We measured cadmium (Cd) in normal thyroid tissue of thyroid cancer (TC) patients to determine if Cd is present at levels that might enhance mutagenesis. We hypothesize that environmental Cd contributes to increased risk of TC. Although an increase in TC has been attributed to improved diagnosis (ultrasound vs. palpation), there appears to be a real increase in incidence. In NY State, from1994-2004, there was a near doubling of TC incidence in men and a doubling in women. Cd, a ubiquitous environmental pollutant, has been linked to increased risk of several diseases including lung cancer and, recently, breast cancer (McElroy et al, JNCI 98:869-873, 2006). Among its toxic effects, Cd disrupts thyroid and other endocrine functions and inhibits DNA repair, especially base excision (BER). Cd pollution is increasing worldwide with a ten-fold increase in Cd in mammalian bones in the 20 th century (Jawaroski et al, Sci Total Env 43:103-126, 1985). With an in vivo half-life of 30 years, Cd is known to accumulate in the liver and kidney of non-smoking, non-occupationally exposed individuals and wildlife such as moose and deer. Cd has not been measured in many other tissues in which common cancers arise. Suffolk County, NY (SCNY) has a long history of potato farming, which requires extensive use of phosphate fertilizers that frequently contain Cd. Copper and lead (PB)arsenicals were also used for decades to control potato blight. Both arsenic (As) and Pb may enhance Cd toxicities including inhibition of DNA repair. Although data on Cd levels in SCNY farmland are lacking, soil samples from 10 potato fields in SCNY had 12 to 24 fold more As and 2-4 fold more Pb than a never cultivated field (Sanok et al, Chemosphere 30: 803-806, 1995). Residents of SCNY have high rates of female breast cancer (142.7) and thyroid cancer (16.9 and 7.1 for women and men, respectively) (cases/100,000 persons age-adjusted to the 2000 US population). We measured Cd in normal tissue from thyroids containing a papillary carcinoma from 6 non-occupationally exposed residents of SCNY, 4 women (ages 36, 38, 39, and 70) and 2 men (ages 42 and 61). Each tissue sample was freeze dried, weighed, digested in nitric acid with microwave assisted heating, and analyzed for Cd by Inductively Coupled Plasma-Mass Spectrometry. Cd was detected in all samples ranging from 0.285 to 1.250 ug/g dry weight (average of two samples from each gland). These values correspond to 0.51 to 2.23 umoles/g wet weight, concentrations compatible with inhibition of BER and potentially, other mechanisms of DNA repair. We recommend, therefore, studying the potential role of Cd as a contributor to increased risk of TC in SCNY. Next steps are to measure Cd levels in thyroid tissue from additional TC patients and patients with benign thyroid disease and to determine if residents of SCNY have increased total body burdens of Cd (as measued by urinary Cd) compared to the average US resident as reported in the National Exposure Report issued by the CDC.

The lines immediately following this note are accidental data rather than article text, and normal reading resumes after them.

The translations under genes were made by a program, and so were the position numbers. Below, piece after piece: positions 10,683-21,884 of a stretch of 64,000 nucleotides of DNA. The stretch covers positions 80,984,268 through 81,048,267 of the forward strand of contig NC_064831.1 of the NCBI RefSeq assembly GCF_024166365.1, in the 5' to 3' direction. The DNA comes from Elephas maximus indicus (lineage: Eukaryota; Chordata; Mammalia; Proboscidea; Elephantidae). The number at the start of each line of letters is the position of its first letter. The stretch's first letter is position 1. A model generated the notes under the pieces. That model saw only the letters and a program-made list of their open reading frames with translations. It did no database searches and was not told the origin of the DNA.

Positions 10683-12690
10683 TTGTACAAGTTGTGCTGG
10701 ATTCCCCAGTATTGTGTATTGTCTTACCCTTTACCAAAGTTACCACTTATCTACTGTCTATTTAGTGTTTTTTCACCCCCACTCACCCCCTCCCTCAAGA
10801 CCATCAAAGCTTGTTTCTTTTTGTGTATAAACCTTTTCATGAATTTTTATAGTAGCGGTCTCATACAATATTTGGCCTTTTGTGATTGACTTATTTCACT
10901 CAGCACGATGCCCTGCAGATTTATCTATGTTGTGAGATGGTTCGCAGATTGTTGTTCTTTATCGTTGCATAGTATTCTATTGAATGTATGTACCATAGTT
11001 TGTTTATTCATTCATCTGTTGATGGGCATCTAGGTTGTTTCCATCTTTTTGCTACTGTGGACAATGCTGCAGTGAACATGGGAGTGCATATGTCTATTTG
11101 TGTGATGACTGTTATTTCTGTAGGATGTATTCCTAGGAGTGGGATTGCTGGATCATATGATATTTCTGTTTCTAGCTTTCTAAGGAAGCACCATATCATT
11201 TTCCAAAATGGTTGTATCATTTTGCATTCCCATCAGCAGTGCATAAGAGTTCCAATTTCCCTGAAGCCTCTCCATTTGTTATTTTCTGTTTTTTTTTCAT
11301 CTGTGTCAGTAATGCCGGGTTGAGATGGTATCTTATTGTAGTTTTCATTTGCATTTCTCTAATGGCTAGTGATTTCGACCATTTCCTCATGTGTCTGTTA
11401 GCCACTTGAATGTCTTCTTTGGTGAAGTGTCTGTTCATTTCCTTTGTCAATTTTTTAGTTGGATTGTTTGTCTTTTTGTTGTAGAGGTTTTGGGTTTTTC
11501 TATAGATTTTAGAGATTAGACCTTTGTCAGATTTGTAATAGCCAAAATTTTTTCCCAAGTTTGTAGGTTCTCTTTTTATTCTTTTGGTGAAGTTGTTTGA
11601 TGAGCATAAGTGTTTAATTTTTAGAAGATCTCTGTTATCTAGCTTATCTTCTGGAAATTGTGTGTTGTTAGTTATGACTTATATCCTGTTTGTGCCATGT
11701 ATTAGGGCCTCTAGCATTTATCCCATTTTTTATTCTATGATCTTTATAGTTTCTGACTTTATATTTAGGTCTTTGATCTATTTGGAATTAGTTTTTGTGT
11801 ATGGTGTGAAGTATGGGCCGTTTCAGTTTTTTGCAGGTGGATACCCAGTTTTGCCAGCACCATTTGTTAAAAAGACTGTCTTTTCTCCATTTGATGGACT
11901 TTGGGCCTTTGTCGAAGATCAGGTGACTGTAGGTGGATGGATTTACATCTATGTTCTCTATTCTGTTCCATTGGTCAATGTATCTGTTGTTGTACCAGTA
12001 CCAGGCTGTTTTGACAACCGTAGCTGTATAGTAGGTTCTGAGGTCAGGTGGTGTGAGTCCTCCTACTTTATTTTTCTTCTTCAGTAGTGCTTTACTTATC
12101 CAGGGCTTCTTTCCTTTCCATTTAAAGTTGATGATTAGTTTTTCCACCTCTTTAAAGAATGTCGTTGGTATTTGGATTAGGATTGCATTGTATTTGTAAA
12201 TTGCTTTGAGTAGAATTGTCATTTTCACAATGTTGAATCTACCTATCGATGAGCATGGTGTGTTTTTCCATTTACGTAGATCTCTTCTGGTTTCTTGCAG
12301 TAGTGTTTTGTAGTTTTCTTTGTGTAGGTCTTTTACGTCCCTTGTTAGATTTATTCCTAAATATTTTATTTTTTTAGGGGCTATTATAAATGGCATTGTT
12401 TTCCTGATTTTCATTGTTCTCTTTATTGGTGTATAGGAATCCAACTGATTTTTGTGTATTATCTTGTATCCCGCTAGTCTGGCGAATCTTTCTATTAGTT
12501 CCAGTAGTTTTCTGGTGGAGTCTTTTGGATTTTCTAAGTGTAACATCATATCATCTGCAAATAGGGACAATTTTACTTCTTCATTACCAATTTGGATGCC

99th AACR Annual Meeting-- Apr 12-16, 2008; San Diego, CA